However, here we have additional facts which in our opinion will have to change the result. In the case at bar the contract provided, the motor company "shall have liberty to exhibit and to sell each chattle in the ordinary course of trade and for the respective Principal Obligations shown in the respective statements." (Emphasis *413 added). Therefore, the lien would be released under KRS 355.9-306(2) which provides: "Except where this Article otherwise provides, a security interest continues in collateral notwithstanding sale, exchange or other disposition thereof by the debtor unless his action was authorized by the secured party in the security agreement or otherwise, and also continues in any identifiable proceeds including collections received by the debtor." (Emphasis added). The effect of this provision of the code and the provisions of the security agreement is to release the lien. The banks' evidence shows that sales to officers and employees were common and usual among car dealers in the area. From this evidence we conclude that this sale was in the ordinary course of trade.[1] They further presented evidence that the individuals involved paid the motor company the wholesale price of the cars which is the respective Principal Obligations referred to in the security agreement. This evidence was not seriously disputed, therefore, the judge was not clearly erroneous in directing a verdict for the banks. We do not hereby decide the issue of what would happen if the security agreement did not allow such sales. It could be that the section above referred to is broad enough to protect a bank, which with no knowledge of violation of the agreement, loans money in this type situation in reliance on the apparent authority of the retailer to make the sales. The official annotation to the code and the case of Clovis National Bank v. Thomas, 77 N.M. 554, 425 P.2d 726 seem to indicate that this might be the result under such a factual situation.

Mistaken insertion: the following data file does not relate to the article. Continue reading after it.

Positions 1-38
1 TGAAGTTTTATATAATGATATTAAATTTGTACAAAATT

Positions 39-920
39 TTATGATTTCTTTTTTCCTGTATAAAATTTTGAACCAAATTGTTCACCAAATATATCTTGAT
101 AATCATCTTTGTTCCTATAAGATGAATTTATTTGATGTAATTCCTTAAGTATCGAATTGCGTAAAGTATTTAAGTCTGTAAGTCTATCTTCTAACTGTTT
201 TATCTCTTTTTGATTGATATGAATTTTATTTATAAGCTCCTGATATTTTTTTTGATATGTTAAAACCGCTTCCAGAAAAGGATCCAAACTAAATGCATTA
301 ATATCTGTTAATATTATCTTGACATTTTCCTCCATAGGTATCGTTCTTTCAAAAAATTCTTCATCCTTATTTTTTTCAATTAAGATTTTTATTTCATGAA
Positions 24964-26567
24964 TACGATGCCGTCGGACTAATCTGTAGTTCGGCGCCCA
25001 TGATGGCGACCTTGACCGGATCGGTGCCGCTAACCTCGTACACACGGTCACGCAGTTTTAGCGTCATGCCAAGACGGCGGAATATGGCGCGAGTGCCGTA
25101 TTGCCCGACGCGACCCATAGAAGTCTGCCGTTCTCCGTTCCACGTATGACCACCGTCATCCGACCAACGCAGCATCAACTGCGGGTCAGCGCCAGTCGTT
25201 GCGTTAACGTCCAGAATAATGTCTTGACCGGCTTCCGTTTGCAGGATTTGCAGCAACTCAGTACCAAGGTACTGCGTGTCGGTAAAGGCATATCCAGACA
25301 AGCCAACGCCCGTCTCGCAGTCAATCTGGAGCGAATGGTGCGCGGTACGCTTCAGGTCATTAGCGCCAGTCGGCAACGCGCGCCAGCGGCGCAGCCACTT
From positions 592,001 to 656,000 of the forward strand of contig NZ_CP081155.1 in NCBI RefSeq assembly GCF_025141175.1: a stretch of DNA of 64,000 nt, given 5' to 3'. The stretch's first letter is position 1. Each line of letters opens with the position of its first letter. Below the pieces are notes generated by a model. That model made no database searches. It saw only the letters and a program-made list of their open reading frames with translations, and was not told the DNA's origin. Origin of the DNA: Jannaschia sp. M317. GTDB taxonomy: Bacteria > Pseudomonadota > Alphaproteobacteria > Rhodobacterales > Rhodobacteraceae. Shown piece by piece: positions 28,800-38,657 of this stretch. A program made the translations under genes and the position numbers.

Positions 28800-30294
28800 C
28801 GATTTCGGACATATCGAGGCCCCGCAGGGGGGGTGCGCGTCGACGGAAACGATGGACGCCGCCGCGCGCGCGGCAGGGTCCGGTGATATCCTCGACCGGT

For the reasons stated above, the judgment for Middlesboro Motor Sales against C. I. T. is reversed and on remand the trial judge should enter a judgment n. o. v. for C. I. T. The judgment for the appellee banks against C. I. T. is affirmed.

All concur.


[1] This term appears to be deceptively like "buyer in the ordinary course of business" referred to above. However, "buyer in the ordinary course of business" is a specifically defined term in the code, and a reading of its definition shows that it specifically imposes several requirements in addition to a sale being in the ordinary course. For a definition of sales "in the ordinary course of trade" when not specifically defined otherwise see Stemmons, Inc., v. Universal C. I. T. Credit Corp., Okl., 301 P.2d 212 (1956). In that case, the court looked strictly to proof that the acts were common and ordinary practice among local businesses of the same type.